Middle Bell Tower, South Face. On September 1 Rich Ream and I approached the base of the Middle Tower after a two-hour hike up Bell’s Canyon. Two weeks earlier, Rick Reese and Rich had climbed the large dihedral on the right side of the face to a point about halfway to the summit but retreated because of darkness. Leaving that route for Rich and Rick to finish, Rich and I decided to try the large south face exposure to the left of the dihedral. The first pitch ascended the wall to the right of a large cleft which dominates the lower wall. The lower portion had one section of hard direct aid, while higher, the free climbing was wonderful. A low-angle ramp was climbed to the left to make a feasible entry to the face above. The next pitch was moderate climbing on “chicken heads,” followed by some tricky direct aid leading to an exciting traverse under an overhang. From this point a crack above looked reasonable but it died out in 25 feet. The leader had to descend some 15 feet to a traverse involving “chicken heads” and long stretches, which led to another crack, which was climbed by a few direct-aid pitons and some hard free climbing to a hanging belay. This crack ended; indeed the worst difficulty was finding a route through the abruptly ending crack systems. To reenter the crack 30 feet to the left, a bolt was placed 15 feet above the hanging belay for a pendulum to it. This crack was then climbed on five aid pitons until it too died. The second man then swung off the face and climbed high enough to allow the other also to make a swinging exit. Since it was now almost dark, in lieu of a bivouac we descended to the canyon for the night. Early the next morning we reentered the face to our previous high point. A large groove of deteriorating rock was climbed for 200 feet to the summit ridge. Descent was made via the couloir to the east. Although the potential climbs in the canyon are short, from 400–700 feet, they offer difficult challenges on rock reminding one of Tahquitz Rock or Yosemite. 45 pitons and 3 bolts. NCCS III-8-A3.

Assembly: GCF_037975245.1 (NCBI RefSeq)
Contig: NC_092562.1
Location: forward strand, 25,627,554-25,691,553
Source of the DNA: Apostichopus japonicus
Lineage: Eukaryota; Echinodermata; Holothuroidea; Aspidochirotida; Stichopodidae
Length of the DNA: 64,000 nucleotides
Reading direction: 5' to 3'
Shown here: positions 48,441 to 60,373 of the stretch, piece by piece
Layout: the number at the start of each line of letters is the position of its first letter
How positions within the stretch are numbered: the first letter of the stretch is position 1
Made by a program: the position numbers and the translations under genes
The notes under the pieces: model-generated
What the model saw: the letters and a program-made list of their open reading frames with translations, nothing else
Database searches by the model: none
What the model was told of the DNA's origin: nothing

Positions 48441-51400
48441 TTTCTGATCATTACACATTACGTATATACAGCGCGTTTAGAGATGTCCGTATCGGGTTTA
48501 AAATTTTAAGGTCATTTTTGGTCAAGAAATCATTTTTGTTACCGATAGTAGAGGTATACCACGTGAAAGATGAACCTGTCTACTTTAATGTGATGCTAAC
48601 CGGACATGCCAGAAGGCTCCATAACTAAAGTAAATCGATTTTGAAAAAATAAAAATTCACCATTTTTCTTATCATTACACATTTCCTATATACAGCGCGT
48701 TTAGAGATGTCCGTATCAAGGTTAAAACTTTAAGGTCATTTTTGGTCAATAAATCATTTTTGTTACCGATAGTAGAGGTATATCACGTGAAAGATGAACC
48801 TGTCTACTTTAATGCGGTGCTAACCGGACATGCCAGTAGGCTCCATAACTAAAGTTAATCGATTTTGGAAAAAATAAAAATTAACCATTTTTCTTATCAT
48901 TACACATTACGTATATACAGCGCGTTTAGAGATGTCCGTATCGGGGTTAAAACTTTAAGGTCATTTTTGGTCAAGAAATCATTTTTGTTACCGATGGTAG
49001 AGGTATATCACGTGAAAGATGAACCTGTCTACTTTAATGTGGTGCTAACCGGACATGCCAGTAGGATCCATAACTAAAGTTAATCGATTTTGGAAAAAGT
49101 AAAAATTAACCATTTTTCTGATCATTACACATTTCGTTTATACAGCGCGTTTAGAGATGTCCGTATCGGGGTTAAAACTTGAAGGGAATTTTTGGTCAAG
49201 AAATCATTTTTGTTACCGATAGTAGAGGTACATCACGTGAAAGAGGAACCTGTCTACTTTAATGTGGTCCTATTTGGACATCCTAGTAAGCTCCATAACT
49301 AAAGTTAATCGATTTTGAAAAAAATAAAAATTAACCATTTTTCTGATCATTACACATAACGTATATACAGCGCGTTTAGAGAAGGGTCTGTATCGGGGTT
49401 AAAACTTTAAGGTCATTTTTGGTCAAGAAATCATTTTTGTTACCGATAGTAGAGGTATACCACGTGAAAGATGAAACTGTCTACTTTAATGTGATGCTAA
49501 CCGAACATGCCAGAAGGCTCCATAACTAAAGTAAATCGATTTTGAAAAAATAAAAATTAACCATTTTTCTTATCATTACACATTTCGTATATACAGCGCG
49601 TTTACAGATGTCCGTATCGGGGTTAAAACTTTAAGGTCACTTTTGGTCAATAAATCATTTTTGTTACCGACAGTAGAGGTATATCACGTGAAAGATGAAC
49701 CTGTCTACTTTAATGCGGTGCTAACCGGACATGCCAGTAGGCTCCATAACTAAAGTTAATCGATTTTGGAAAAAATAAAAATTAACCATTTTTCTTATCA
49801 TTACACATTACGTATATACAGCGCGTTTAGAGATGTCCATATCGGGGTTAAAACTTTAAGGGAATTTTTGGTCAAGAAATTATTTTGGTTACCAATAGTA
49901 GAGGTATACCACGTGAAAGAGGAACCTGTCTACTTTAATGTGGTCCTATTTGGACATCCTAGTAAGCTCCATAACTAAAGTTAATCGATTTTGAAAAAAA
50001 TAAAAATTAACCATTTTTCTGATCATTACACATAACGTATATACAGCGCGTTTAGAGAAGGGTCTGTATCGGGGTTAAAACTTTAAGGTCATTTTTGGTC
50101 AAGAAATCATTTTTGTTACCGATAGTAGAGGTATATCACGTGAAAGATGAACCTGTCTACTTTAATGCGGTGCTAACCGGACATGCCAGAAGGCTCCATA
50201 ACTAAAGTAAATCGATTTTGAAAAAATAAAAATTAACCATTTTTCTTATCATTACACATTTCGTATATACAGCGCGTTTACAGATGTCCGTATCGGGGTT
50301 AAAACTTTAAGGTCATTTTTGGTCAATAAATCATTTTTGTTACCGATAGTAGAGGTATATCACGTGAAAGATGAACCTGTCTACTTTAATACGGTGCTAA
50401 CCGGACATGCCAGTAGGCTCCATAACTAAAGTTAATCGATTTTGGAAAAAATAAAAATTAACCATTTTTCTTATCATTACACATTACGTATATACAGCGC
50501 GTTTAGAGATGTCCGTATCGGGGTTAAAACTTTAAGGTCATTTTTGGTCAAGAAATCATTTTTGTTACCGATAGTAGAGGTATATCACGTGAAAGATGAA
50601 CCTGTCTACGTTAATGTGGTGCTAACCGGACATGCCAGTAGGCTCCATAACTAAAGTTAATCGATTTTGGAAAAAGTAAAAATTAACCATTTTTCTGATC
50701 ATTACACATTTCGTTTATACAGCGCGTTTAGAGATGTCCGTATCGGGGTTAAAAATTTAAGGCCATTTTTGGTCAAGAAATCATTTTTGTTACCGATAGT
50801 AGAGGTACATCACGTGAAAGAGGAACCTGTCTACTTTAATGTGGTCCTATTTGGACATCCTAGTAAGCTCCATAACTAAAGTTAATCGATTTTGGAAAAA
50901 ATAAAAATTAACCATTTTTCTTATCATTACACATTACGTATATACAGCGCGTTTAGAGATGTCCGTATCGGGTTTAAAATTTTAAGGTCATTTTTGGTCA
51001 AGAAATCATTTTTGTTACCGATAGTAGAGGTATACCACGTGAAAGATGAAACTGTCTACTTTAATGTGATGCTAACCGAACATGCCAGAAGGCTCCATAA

Ted Wilson, Alpenbock Climbing Club